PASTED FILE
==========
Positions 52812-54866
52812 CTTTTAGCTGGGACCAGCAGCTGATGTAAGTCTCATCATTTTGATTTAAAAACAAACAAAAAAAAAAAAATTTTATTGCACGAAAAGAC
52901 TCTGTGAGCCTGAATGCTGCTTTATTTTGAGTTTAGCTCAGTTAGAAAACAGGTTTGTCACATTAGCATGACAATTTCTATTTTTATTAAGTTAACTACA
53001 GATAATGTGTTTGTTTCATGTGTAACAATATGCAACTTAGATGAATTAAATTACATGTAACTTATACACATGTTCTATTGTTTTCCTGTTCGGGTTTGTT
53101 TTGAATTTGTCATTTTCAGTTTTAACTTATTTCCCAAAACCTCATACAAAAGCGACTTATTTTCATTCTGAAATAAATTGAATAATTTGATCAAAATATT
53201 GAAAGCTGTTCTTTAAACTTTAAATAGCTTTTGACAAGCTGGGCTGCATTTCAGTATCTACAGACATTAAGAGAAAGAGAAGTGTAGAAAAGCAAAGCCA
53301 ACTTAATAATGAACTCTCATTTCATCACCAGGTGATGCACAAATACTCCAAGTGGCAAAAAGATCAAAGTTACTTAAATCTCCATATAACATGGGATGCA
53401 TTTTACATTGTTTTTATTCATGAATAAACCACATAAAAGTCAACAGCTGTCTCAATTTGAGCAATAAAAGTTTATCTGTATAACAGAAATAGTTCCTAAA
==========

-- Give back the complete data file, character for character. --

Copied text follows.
Positions 52812-54866
52812 CTTTTAGCTGGGACCAGCAGCTGATGTAAGTCTCATCATTTTGATTTAAAAACAAACAAAAAAAAAAAAATTTTATTGCACGAAAAGAC
52901 TCTGTGAGCCTGAATGCTGCTTTATTTTGAGTTTAGCTCAGTTAGAAAACAGGTTTGTCACATTAGCATGACAATTTCTATTTTTATTAAGTTAACTACA
53001 GATAATGTGTTTGTTTCATGTGTAACAATATGCAACTTAGATGAATTAAATTACATGTAACTTATACACATGTTCTATTGTTTTCCTGTTCGGGTTTGTT
53101 TTGAATTTGTCATTTTCAGTTTTAACTTATTTCCCAAAACCTCATACAAAAGCGACTTATTTTCATTCTGAAATAAATTGAATAATTTGATCAAAATATT
53201 GAAAGCTGTTCTTTAAACTTTAAATAGCTTTTGACAAGCTGGGCTGCATTTCAGTATCTACAGACATTAAGAGAAAGAGAAGTGTAGAAAAGCAAAGCCA
53301 ACTTAATAATGAACTCTCATTTCATCACCAGGTGATGCACAAATACTCCAAGTGGCAAAAAGATCAAAGTTACTTAAATCTCCATATAACATGGGATGCA
53401 TTTTACATTGTTTTTATTCATGAATAAACCACATAAAAGTCAACAGCTGTCTCAATTTGAGCAATAAAAGTTTATCTGTATAACAGAAATAGTTCCTAAA